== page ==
INDUSTRY AND CRAFTS IN DARTFORD, 1500-1800
Dartford experienced a mini Industrial Revolution during the period 1500-1800. All sorts of factors encouraged the emergence of industrial and craft activities, not least the reliable source of water-power offered by the River Darent and the River Cranpit and the proximity of Dartford to the River Thames and the fast-growing London market. Nearly all the industries established in the town relied on water-power to drive simple machinery.
Dartford attracted a number of leading innovators and entrepreneurs who pioneered new techniques and manufacturing processes. Martin Frobisher, John Spilman and Godfrey Box were perhaps the most innovative. Later commentators were able to report that "There is about Dartford a strong spirit of industry" and "The establishment of the different mills on the River Darent, in the neighbourhood of Dartford, has greatly contributed to the present flourishing state of the town". Paper mills, corn and flour mills, the gunpowder mills, iron-slitting and brass mills, breweries, a cotton mill, and a smelting works all made use of local labour, local resources and local raw materials.
There were doubtless many smaller-scale home and workshop-based crafts and industries in the town which have escaped mention in the parish records. It is known, for example, that there was a clay pipe maker working in Dartford in the eighteenth century and that the town supported a modest but locally important watch and clock-making industry. Known watch and clock-makers include Robert Cornish (working 1721-1762), Stephen Butterly (1728-1759), Gabriel Fowkes (c.1750-1808), and John Lowe (c.1790).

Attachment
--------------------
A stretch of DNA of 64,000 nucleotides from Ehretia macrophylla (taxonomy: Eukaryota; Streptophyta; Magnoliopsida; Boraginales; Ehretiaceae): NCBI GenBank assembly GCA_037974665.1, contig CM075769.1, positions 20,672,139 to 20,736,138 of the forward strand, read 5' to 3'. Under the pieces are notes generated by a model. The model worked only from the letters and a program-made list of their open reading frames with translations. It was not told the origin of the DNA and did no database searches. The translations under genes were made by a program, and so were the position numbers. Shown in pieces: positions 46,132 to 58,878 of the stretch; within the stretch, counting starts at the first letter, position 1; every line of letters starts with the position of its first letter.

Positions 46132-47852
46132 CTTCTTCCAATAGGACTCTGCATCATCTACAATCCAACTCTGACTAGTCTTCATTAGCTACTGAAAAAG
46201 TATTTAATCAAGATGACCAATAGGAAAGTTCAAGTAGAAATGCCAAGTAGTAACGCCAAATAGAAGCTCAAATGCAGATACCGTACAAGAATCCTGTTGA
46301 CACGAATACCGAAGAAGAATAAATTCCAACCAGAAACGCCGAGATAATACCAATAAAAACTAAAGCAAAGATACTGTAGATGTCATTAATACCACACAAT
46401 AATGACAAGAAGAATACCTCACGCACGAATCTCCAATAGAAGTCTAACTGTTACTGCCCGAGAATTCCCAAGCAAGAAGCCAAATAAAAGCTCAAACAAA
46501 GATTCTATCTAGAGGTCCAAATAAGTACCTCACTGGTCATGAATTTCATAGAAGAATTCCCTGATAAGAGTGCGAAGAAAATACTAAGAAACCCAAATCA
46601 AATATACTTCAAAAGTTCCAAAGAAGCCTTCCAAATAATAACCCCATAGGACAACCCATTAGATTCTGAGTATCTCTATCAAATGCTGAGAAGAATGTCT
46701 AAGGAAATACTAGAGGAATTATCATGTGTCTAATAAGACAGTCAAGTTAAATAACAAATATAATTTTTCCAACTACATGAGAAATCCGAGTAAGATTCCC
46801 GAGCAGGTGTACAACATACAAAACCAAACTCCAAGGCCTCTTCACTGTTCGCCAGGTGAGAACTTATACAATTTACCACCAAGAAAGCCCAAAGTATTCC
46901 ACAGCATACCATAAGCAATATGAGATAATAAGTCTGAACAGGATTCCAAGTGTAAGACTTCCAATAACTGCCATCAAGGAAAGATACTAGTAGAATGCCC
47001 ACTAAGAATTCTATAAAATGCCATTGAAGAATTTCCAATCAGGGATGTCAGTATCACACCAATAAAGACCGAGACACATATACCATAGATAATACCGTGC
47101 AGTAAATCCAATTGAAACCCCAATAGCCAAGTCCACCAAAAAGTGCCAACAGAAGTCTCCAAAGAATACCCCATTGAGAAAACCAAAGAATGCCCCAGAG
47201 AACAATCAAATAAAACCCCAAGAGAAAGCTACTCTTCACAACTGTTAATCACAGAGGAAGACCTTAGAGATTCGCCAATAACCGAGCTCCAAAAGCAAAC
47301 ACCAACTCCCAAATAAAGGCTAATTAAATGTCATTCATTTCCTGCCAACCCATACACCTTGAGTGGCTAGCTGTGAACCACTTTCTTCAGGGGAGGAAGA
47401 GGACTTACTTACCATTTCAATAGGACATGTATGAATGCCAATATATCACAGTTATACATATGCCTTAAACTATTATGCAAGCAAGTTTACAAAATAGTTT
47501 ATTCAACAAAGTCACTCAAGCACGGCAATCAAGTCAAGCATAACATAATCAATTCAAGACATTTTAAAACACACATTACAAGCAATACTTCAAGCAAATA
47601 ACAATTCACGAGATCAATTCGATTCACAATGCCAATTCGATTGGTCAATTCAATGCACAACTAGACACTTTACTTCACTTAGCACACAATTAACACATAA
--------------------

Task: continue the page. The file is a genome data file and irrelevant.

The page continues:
The Rope Walk in Bullace Lane was where rope-makers came annually to Dartford to make the bell ropes for the church.
The importance of cottage-based textile industries should not be underestimated. Spinners and weavers were clearly at work in and around the town, but are hardly mentioned at all in official documents.
It is somewhat surprising that Dartford had very few links with the River Thames. There was for example no local boat-building industry, and little or no evidence of commercial fishing.